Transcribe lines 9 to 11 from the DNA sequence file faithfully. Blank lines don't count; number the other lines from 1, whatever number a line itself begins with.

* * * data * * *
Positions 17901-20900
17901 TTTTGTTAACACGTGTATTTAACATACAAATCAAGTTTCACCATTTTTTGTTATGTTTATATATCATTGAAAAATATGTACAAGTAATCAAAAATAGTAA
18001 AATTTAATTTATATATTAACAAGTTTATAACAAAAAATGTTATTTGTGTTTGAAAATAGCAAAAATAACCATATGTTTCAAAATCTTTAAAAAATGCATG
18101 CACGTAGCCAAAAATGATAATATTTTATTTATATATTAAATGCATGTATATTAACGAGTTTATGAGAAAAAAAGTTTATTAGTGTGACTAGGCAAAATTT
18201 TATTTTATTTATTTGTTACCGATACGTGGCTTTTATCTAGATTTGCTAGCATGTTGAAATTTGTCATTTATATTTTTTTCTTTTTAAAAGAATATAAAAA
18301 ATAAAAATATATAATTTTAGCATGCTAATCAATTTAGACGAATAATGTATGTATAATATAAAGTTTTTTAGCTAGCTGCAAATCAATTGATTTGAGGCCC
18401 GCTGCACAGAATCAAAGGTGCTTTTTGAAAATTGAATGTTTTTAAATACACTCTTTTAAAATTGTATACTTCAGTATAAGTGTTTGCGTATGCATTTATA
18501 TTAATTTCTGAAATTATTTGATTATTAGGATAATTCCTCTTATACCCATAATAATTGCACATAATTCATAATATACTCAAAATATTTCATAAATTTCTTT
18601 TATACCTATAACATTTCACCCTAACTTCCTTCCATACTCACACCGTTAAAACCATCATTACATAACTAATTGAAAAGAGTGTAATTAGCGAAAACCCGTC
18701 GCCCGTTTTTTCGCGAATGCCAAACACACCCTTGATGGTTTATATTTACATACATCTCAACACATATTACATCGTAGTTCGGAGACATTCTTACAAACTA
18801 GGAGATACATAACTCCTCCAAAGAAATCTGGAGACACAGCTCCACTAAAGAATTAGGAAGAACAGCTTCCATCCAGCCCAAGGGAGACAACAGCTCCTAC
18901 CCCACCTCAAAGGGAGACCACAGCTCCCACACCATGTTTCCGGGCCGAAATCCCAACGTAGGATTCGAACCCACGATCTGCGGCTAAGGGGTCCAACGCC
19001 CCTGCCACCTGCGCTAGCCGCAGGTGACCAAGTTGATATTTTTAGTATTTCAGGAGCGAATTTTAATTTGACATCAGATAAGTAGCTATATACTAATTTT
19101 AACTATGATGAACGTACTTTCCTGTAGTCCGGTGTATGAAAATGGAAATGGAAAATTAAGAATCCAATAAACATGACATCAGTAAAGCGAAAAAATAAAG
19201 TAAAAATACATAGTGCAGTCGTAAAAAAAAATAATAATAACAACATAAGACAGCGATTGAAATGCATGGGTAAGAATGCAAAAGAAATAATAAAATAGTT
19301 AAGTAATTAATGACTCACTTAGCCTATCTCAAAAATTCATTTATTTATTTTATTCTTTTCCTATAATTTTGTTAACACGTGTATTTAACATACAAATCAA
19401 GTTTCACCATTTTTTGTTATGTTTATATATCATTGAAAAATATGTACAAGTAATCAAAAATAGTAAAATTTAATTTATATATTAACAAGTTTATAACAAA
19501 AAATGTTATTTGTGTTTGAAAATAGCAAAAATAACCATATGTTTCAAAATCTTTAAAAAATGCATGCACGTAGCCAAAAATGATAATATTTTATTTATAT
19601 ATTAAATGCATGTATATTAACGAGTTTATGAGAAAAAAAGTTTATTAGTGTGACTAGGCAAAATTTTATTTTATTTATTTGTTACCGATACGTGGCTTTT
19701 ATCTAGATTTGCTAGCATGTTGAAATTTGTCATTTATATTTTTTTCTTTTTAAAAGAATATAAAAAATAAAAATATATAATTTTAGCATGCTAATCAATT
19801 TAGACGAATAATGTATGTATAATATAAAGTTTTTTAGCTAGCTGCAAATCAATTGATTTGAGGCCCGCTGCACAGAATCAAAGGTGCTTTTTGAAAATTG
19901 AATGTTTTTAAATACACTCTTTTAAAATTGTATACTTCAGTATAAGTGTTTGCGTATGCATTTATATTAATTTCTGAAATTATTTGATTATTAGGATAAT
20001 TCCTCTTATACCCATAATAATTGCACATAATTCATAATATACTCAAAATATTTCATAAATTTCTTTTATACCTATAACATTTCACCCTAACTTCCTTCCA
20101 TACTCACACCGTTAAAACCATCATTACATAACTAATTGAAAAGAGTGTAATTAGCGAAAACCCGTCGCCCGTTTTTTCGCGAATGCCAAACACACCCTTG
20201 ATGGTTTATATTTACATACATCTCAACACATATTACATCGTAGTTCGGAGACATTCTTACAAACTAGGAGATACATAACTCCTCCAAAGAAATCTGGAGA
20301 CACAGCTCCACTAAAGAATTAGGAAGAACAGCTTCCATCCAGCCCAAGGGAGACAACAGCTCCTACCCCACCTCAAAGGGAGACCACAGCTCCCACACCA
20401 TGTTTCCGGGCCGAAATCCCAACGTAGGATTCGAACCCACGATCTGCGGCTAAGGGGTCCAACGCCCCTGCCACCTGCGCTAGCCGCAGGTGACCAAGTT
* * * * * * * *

18601 TATACCTATAACATTTCACCCTAACTTCCTTCCATACTCACACCGTTAAAACCATCATTACATAACTAATTGAAAAGAGTGTAATTAGCGAAAACCCGTC
18701 GCCCGTTTTTTCGCGAATGCCAAACACACCCTTGATGGTTTATATTTACATACATCTCAACACATATTACATCGTAGTTCGGAGACATTCTTACAAACTA
18801 GGAGATACATAACTCCTCCAAAGAAATCTGGAGACACAGCTCCACTAAAGAATTAGGAAGAACAGCTTCCATCCAGCCCAAGGGAGACAACAGCTCCTAC